Increase hill support, urges report

2 May 2001

Increase hill support, urges report

By FWi staff

HILL farmers need increased support to stop them abandoning the uplands in the wake of foot-and-mouth, claims a radical new Government report.

The Governments hill farming task force suggests a 5/ha increase in hill farming allowance (HFA) payments for moorlands, to persuade farmers to stay.

In a leaked copy of the report, seen by FWi, ministers are urged to overhaul support and introduce a new environmental land management payment.

The document sets out a major cultural shift to ease moves away from Common Agricultural Policy production subsidies to environmental payments.

And in a controversial move, its authors argue that hunting, shooting and fishing activities could also qualify for the subsidies for landscape improvement.

Some MAFF officials are believed to view the document as too radical, while others want it published to provoke debate.

“Urgent measures are needed, both to prop up hill farming now and to point it towards a sustainable future,” the report says.

Its authors note that, even before the foot-and-mouth outbreak, the task force found “many hill farms on the brink of going under”.

Often farmers were surviving only because of income earned off the farm by their wives. Foot-and-mouth “will tip more over the brink,” the report warns.

Large-scale abandonment would “profoundly change the landscape people expect to see when they visit the uplands”, the report says.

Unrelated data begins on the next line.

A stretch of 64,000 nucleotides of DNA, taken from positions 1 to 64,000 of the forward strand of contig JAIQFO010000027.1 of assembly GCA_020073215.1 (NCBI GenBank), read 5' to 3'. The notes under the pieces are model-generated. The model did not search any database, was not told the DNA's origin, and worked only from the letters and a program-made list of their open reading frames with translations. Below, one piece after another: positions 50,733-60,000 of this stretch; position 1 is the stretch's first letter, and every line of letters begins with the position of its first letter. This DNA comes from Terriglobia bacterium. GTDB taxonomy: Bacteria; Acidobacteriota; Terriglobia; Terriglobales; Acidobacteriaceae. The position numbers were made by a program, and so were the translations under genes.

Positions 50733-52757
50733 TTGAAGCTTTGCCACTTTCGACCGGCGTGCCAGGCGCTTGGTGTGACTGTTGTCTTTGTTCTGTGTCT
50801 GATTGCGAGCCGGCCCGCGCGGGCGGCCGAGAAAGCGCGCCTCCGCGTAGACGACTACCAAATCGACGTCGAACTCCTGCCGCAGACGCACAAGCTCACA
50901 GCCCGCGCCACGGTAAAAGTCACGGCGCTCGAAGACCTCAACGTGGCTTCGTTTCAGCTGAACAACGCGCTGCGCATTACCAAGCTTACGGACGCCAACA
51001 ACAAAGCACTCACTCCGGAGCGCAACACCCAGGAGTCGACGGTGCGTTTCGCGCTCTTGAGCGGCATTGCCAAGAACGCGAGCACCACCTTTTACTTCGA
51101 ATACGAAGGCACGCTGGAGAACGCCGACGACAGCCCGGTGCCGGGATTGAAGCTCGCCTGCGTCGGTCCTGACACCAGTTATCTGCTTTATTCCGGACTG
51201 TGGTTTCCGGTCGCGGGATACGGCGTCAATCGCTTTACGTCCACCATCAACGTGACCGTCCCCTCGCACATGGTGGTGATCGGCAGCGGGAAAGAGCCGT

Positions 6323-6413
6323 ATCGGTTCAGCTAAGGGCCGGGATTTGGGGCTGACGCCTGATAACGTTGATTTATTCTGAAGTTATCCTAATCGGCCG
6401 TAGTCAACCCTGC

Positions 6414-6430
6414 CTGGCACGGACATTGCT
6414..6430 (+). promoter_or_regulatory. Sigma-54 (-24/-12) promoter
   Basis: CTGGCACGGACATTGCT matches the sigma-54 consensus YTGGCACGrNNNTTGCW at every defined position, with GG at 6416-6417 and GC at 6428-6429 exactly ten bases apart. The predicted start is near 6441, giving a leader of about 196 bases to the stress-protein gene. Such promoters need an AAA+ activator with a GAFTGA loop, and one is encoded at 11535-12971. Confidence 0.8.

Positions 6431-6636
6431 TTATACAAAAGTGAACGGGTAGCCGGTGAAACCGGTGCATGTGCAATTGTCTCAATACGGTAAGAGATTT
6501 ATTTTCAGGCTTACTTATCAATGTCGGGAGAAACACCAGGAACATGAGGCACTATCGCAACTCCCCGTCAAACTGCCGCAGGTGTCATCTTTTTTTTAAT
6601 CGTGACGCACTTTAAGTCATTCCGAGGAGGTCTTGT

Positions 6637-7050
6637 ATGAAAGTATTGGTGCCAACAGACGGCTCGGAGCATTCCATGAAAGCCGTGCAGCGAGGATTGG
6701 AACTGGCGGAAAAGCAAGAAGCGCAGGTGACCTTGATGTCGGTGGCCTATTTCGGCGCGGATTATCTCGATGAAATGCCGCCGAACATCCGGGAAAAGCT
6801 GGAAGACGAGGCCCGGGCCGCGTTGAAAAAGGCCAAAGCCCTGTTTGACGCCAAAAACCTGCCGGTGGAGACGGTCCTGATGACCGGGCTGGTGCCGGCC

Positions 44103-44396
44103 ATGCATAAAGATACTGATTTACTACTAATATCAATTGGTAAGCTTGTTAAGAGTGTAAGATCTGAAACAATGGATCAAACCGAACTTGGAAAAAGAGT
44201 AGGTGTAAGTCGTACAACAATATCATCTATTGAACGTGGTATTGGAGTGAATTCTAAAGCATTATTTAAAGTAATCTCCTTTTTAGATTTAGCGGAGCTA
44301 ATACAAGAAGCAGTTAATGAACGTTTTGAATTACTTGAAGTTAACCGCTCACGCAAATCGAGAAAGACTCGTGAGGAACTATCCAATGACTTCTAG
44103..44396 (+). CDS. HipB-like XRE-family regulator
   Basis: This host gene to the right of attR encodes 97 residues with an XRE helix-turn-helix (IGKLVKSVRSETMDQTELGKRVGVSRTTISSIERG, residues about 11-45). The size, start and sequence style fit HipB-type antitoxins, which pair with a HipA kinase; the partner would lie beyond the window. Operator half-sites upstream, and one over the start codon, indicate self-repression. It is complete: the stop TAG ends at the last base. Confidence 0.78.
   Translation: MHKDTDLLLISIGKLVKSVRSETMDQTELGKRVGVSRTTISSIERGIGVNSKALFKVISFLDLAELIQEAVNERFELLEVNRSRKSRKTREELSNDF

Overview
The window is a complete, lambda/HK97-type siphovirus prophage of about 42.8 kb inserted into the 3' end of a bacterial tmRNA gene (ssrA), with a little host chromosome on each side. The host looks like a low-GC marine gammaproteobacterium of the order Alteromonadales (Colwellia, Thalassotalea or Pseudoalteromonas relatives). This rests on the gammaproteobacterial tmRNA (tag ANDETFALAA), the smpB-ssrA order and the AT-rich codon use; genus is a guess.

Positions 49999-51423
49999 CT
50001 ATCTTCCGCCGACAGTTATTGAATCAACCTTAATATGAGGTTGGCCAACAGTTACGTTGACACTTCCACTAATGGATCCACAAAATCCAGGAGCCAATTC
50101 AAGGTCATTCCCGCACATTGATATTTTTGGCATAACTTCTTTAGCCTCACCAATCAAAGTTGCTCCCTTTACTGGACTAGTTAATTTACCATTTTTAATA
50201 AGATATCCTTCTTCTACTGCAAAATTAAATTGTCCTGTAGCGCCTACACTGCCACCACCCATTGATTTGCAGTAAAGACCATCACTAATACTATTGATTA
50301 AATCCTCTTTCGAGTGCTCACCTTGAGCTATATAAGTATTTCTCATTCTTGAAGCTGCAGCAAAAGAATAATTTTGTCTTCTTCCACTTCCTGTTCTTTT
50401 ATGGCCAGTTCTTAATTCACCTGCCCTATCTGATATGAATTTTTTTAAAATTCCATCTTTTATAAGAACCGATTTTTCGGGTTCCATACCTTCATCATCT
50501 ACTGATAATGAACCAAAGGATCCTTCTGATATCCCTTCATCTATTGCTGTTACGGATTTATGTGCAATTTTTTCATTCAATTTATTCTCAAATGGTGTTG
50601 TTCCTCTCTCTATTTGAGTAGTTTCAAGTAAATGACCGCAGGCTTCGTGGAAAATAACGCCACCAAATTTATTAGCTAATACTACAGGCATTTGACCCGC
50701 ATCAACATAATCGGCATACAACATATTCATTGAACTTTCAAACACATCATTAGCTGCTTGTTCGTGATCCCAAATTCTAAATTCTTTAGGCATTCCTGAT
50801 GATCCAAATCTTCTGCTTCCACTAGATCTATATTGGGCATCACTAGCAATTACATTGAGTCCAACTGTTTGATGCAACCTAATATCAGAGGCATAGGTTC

It recommends farmers should be supported for managing this landscape, rather than just producing livestock.

“There is an urgent need for action to sustain the landscape and wildlife, which is now as valuable a product as the stock hill farmers traditionally produce,” it says.

“Farmers must realise that in future policy will continue to move away from headage to area payments, with premiums for enhancing the landscape and wildlife.”

Increased HFA payment and moves reform to allow more tenant farmers to join agri-environment schemes, are recommended as short-term measures.

They must be accompanied by the swift development of a basic Hill Environment Land Management payment, says the task force.

Concerns are also raised that farmers forced to slaughter stock due to foot-and-mouth may be pressured by tax concerns to restocking too quickly.

It says there is “a strong case for all slaughter compensation to be tax exempt or useable tax effectively as a pension fund or to purchase a retirement annuity”.


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